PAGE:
As the cost of fossil fuel continues it upward climb, and global warming concerns showing no sign of losing steam, individuals, private firms, and public agencies have intensified the interest and demand for renewable energy projects. As a result, solar project developers must compete with wind, biomass, and geothermal ventures for limited investment capital. At a recent PV convention, Rhone Resch, CEO of Solar Energy Industries Association, made the following statement: “The biggest obstacle to solar installations today is financing.”
Utility scale and commercial solar projects require substantial amounts of capital. Solar project developers must identify sources of financing and structure solar energy deals that make their endeavors attractive to investors. Financing solar projects, especially distributed generation undertakings, depend on factors, such as the sales of solar energy, subsidy payments, and tax benefits. Developers must identify financing options to fit their circumstances.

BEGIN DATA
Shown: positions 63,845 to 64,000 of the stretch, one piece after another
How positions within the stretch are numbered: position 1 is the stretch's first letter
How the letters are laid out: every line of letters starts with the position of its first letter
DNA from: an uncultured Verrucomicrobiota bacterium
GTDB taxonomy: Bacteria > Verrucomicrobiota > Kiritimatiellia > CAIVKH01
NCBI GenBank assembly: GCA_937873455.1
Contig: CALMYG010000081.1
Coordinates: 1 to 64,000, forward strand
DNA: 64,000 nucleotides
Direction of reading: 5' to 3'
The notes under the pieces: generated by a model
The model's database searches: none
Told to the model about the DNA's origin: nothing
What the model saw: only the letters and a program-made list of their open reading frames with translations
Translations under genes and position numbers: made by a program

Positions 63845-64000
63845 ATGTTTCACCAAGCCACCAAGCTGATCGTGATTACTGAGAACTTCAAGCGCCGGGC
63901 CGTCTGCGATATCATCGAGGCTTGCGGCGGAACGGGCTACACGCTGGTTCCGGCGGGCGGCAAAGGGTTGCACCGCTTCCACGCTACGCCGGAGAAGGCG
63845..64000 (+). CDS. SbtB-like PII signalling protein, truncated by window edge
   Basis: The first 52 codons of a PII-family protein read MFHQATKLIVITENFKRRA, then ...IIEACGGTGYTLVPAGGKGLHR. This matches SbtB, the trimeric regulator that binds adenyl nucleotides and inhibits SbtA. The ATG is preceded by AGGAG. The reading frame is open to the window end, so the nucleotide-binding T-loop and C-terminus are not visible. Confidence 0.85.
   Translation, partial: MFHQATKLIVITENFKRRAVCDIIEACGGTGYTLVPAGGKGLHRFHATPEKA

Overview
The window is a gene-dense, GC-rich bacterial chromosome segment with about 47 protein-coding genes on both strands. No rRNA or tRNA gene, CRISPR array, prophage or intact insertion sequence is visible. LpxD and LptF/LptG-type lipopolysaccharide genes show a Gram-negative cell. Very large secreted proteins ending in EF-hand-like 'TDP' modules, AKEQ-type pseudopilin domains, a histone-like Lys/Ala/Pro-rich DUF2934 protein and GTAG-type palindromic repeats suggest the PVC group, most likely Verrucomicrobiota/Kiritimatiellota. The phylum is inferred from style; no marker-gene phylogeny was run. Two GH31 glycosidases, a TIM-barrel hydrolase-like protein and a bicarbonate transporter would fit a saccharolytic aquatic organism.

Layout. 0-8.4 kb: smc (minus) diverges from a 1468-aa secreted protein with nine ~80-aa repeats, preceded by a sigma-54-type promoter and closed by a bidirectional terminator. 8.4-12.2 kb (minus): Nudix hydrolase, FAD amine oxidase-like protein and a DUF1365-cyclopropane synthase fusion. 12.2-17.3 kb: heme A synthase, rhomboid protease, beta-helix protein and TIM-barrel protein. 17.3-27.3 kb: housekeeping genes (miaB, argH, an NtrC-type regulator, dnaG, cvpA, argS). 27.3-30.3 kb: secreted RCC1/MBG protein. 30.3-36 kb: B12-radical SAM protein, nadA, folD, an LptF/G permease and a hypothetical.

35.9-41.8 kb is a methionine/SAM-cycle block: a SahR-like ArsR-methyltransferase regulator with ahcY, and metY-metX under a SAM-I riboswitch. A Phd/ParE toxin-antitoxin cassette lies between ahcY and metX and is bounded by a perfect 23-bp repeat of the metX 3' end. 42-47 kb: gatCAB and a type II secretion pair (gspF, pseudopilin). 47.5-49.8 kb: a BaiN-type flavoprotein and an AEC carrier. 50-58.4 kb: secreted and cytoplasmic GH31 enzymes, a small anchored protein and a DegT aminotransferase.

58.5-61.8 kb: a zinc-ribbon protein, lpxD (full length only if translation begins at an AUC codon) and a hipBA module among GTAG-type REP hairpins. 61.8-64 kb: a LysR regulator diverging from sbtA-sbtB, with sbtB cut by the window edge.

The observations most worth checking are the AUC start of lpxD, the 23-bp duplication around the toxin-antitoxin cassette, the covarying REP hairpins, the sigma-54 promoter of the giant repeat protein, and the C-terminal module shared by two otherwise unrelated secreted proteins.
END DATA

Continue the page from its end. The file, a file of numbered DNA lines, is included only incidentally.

The following financing sources represent some of the most common financing techniques used to finance solar projects in the United States.
Private Equity Financing
Private equity investors come from the ranks of institutional and accredited investors that have the resources to allocate significant sums of money to solar projects, and other renewable energy ventures, over long durations.Private equity financing requires investors to provide the upfront costs for solar projects. In return, investors receive the project's tax credits. Tax equity investors use tax credits reduce their tax liability on taxable income.